When Sean Burke
retired as an NHL goaltender nearly four years ago, he knew he wanted to stay involved in the game -- and figured someday, maybe he could be a general manager.
So in 2008, Burke became the Coyotes' Director of Prospect Development. As a part of Phoenix's management staff, he began to see the ins and outs of what it takes to run a team. Shortly after, General Manager Don Maloney
asked the former All-Star to become the team's goaltender coach. Burke accepted the opportunity, and cherished the chance to mentor some of the rising goaltenders in the League.
A couple months ago, Maloney asked Burke if he would like to become the team's Director of Player Development on top of his role as goaltender coach.
Burke happily accepted. It was the perfect situation.
"I was heading toward management when I first retired, that's what I wanted to direct my attention to," Burke told NHL.com. "Coaching worked out for a couple years, and I'm going to do it again next year, but this new position gives me an opportunity to learn the management side of the game, and I'm really excited to get started with that."
In his new role, Burke will be responsible for all offseason amateur player development, including overseeing the Coyotes development camp -- which occurred last week in Glendale -- and monitoring amateur player development during the season.
"A lot of my responsibility will be keeping a good eye on young players," Burke said. "And making sure that everyone's on the same page in developing our young players."
According to Maloney, there's nobody better for the job.
"Sean has great knowledge of the game, outstanding communication skills and untapped potential," Maloney said in a statement last week announcing Burke's promotion.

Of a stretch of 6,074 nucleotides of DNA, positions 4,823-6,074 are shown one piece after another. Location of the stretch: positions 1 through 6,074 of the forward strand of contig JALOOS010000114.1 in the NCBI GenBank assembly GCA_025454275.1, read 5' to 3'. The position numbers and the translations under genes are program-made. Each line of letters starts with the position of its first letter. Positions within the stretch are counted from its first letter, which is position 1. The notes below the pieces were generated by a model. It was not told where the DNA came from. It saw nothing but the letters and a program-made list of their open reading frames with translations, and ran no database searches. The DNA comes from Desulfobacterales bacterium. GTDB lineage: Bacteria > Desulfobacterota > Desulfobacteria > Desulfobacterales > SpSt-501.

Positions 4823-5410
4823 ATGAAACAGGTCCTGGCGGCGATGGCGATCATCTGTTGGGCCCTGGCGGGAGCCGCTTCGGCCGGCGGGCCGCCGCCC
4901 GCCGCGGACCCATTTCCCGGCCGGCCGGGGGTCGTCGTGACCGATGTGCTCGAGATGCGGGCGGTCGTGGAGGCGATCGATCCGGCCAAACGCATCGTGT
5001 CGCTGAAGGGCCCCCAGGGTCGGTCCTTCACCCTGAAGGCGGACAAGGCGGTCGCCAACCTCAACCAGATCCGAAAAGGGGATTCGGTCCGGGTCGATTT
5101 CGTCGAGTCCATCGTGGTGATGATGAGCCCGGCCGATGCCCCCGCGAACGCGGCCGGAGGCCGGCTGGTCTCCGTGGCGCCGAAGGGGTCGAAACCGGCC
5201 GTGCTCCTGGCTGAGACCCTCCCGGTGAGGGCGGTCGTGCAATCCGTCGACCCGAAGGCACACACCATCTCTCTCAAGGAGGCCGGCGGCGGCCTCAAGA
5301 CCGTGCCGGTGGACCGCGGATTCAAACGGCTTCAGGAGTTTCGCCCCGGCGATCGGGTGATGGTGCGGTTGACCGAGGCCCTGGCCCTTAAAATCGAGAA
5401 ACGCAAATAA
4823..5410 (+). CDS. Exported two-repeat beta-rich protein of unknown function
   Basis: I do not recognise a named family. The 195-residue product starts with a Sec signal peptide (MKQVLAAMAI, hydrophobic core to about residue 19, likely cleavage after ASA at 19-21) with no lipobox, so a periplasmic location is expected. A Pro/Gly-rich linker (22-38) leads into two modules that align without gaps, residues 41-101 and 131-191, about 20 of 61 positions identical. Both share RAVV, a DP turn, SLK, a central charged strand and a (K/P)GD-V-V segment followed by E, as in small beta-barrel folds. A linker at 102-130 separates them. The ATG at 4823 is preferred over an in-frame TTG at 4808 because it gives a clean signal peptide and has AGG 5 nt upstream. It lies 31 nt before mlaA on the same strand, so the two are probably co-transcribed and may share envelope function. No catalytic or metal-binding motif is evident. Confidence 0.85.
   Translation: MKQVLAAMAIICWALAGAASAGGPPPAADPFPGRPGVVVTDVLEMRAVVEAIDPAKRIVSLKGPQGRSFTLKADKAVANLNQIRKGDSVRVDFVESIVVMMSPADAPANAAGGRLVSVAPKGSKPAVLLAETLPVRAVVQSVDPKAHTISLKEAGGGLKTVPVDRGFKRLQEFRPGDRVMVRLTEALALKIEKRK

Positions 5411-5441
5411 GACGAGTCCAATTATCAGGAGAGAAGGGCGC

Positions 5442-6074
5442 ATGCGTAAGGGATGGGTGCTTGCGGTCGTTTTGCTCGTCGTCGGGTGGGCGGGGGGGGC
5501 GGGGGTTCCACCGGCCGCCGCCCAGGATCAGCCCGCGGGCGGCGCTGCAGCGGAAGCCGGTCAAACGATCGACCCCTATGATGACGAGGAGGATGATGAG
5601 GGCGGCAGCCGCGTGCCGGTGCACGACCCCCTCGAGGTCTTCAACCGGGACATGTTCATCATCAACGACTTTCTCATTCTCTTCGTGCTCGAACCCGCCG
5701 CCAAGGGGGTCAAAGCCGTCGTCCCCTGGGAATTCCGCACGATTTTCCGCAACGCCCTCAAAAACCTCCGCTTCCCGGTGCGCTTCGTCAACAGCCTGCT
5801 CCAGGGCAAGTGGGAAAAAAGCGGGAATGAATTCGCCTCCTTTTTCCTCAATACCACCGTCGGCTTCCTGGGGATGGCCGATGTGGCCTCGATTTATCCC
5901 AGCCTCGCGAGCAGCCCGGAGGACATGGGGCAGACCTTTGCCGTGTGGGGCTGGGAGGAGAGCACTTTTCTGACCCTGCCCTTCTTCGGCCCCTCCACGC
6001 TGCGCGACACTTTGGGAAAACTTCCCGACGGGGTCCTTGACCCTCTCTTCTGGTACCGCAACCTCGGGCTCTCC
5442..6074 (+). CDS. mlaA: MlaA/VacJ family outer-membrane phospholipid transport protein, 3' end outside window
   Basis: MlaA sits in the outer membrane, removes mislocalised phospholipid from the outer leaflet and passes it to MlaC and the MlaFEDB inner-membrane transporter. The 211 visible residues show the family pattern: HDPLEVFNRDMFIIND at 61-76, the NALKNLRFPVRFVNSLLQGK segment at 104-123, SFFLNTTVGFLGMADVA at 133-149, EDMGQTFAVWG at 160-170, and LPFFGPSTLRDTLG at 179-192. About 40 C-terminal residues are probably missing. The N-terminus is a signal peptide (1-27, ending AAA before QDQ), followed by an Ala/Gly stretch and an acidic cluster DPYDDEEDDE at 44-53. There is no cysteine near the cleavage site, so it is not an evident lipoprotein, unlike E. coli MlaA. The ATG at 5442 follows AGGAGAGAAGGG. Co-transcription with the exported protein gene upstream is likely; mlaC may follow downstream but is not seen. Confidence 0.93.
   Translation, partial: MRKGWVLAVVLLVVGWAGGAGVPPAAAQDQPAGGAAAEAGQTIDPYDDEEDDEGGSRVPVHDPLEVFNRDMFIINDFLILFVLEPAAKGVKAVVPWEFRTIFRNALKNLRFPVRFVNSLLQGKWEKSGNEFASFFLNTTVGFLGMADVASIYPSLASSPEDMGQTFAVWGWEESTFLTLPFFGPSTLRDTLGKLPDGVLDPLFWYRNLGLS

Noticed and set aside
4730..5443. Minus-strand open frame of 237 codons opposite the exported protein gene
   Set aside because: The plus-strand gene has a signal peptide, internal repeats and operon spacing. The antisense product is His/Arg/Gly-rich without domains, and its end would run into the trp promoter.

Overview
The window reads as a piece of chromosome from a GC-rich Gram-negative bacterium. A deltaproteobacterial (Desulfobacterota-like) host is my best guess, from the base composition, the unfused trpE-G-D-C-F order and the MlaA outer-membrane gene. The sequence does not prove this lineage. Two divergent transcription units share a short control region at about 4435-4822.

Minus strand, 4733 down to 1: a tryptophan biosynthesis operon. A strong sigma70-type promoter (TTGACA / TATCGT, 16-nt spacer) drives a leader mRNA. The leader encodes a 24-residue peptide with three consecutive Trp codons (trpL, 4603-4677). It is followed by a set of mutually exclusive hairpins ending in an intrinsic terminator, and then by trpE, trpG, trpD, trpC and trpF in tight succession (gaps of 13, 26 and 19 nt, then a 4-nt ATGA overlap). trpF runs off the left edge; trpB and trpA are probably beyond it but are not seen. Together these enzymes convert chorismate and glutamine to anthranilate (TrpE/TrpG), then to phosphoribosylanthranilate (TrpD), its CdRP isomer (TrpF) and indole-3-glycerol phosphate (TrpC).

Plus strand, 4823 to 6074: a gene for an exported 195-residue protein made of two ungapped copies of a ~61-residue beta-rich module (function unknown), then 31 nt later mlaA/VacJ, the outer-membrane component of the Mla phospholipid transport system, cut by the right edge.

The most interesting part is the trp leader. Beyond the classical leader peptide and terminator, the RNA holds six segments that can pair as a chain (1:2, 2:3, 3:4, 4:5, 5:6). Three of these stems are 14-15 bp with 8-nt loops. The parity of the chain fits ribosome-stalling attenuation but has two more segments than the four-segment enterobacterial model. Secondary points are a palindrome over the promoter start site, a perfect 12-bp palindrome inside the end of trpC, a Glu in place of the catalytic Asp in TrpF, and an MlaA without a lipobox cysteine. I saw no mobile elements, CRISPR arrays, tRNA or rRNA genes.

Burke, who is not even four years removed from his last NHL game, said he's happy with where his career is heading -- though he was quick to say he's not on the fast track.
"I don't know if you could really say my career has taken off," Burke said. "I kind of just taken on as much as I've wanted to until now."
That's because after Burke retired, he put a focus on spending time with his family. He coached his son's hockey team and was there for his daughter as she went through high school.
Now, Burke's son is off to junior hockey and his daughter will attend Arizona State University in the fall.
"I'm really not on the fast track or had any intention of being on the fast track. I just want to be involved in the game," Burke said. "But now both of them are moving to their own things, it gives me more opportunity to become more involved."
As for staying with the Coyotes -- well, that was an easy choice.
Burke, who had an 18-year NHL career, spent parts of five seasons with the Coyotes from 1999-204. He is the Coyotes' career leader in goals-against average (2.39) and ranks second in save percentage (.919).
"My kids grew up in Arizona and I was going to retire there anyway when I was done playing," Burke said. "It was an easy transition to go into the organization and get involved with them because they do a first class job there, and it's only getting better. Hopefully they get the ownership issue straightened out, but as far as the hockey side of things, from coaching staff to management, it's a first-class organization, and I'm so happy to be a part of it."